September 6, 2010

Court ruling undermines sexual predator law

9-6-2010 Washington:

The state Supreme Court’s message Thursday to state lawmakers might as well have been: Try again.

In a 5-4 decision, the high court ruled that legislative efforts to retake the reins of the state’s sexually violent predator law went too far.

That law – which allows the state to involuntarily commit the state’s worst sex offenders after they serve their prison sentences – requires predators vying for release to show that they have “so changed” as to no longer pose a threat to the community.

In 2004, one particularly notorious offender – Andre Brigham Young, a six-time rapist who fought the state’s civil commitment law all the way to the U.S. Supreme Court and lost – argued that he had “so changed” merely by aging.

The Court of Appeals sided with Young, ordering a new commitment trial based on little else than a demographic study of sex offenders leaving Canadian prisons that included seven persons over the age of 60.

The Legislature responded in 2005, unanimously amending the law in an attempt to restore its pre-2004 meaning.

Lawmakers said that before a predator gets a shot at release, he should present evidence of more than advancing age or other demographic factor. The 2005 amendments called for a predator to show proof of a physiological change rendering him unable to commit a sexually violent act or a treatment-induced change in his mental condition.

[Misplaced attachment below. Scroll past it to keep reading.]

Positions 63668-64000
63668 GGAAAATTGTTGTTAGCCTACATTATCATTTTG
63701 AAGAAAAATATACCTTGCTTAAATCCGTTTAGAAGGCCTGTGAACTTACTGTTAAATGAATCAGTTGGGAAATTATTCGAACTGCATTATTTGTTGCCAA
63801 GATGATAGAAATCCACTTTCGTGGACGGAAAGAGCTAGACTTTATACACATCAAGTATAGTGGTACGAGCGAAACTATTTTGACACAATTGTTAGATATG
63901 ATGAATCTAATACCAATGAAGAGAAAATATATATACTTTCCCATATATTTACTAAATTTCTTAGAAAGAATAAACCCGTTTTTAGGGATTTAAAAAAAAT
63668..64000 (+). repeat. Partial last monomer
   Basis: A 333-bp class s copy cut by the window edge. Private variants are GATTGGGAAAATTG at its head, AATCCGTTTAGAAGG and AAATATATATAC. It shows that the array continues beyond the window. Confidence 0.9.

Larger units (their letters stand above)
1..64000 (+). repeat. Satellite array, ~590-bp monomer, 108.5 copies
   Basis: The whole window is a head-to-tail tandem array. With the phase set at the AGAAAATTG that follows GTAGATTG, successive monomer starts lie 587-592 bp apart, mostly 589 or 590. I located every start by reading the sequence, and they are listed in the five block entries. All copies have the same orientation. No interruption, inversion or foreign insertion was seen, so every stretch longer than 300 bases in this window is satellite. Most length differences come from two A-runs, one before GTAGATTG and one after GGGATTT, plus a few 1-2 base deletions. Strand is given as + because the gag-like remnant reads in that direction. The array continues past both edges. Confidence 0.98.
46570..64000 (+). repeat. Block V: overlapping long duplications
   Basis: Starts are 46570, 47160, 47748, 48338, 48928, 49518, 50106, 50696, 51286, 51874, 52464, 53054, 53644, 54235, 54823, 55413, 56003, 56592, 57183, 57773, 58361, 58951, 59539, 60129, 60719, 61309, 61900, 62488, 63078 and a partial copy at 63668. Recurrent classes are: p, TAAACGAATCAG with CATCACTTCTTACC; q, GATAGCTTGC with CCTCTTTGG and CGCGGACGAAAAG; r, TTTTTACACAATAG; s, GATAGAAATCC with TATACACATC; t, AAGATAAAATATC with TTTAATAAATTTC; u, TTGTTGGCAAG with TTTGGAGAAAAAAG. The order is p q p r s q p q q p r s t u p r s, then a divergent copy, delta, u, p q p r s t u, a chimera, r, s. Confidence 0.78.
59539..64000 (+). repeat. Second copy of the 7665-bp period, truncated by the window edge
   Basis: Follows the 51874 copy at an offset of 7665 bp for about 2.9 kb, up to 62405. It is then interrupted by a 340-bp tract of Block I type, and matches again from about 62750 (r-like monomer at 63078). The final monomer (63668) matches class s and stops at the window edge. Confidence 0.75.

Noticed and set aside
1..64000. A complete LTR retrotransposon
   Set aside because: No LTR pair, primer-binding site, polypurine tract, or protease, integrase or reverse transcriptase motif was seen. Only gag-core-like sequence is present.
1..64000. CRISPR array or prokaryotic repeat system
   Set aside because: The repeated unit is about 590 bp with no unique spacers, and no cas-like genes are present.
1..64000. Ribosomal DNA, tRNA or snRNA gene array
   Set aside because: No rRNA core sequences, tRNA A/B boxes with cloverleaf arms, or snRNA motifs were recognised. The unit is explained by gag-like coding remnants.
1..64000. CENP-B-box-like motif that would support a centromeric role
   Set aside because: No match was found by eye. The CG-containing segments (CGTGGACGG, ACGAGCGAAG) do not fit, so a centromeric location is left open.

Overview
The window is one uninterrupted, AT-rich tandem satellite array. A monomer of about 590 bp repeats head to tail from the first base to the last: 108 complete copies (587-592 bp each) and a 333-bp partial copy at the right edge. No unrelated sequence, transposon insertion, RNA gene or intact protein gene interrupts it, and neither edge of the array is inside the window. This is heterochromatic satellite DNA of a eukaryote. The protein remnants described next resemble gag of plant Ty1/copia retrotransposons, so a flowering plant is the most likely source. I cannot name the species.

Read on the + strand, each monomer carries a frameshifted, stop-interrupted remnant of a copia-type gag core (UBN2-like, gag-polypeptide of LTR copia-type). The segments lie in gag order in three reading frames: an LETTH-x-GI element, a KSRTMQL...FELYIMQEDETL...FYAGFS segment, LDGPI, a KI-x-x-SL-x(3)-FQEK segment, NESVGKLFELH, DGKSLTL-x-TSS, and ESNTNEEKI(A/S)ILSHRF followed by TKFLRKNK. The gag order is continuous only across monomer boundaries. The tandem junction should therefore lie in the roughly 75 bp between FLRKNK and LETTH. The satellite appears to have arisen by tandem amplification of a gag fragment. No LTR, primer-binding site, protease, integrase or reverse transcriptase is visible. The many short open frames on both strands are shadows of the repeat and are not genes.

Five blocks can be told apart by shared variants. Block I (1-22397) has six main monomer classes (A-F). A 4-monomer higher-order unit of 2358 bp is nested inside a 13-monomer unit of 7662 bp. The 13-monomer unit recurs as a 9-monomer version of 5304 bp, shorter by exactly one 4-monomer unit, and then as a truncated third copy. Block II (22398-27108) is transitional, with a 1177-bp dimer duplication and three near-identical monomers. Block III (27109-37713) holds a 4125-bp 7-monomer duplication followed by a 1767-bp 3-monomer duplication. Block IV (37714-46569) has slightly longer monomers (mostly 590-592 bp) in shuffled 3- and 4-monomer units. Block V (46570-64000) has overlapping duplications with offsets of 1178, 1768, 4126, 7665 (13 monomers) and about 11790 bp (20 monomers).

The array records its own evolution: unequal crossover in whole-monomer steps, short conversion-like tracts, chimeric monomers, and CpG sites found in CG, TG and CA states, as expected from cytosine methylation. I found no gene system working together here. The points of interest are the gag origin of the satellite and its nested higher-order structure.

On Thursday, five state Supreme Court justices declared those amendments an unconstitutional violation of due process, finding them too narrow.

The court’s ruling stemmed from a Pierce County case brought by David McCuistion, a convicted rapist with a history of sex crimes dating back to 1980. McCuistion had requested a trial to consider his release based solely on the word of an out-of-state expert who essentially argued that it would be impossible for anyone to prove an offender has a mental defect that makes him a risk to reoffend.

Justice Susan Owens, writing for the minority, said that in backing McCuistion’s request, the majority itself had gone too far. The court’s decision will greatly expand the ability of predators to argue for their release – even when there is no evidence of a change, demographic or otherwise.

“Under the standard that McCuistion advocates, any expert anywhere could force a new release trial for every (sexually violent predator) every single year by declaring that the defendant never met the commitment definition in the first place,” Owens said.

She predicted that the the costs and administrative burdens that could result from the majority’s holding would be “unacceptably high.”

Owens also cautioned that the court has eliminated a big incentive for offenders to undergo treatment – one of the ways they have won release hearings in the past.

The Legislature should look to repair the damage done – and restore the balance of the state’s civil commitment law – when it reconvenes next year. ..Source.. By Kim Bradford

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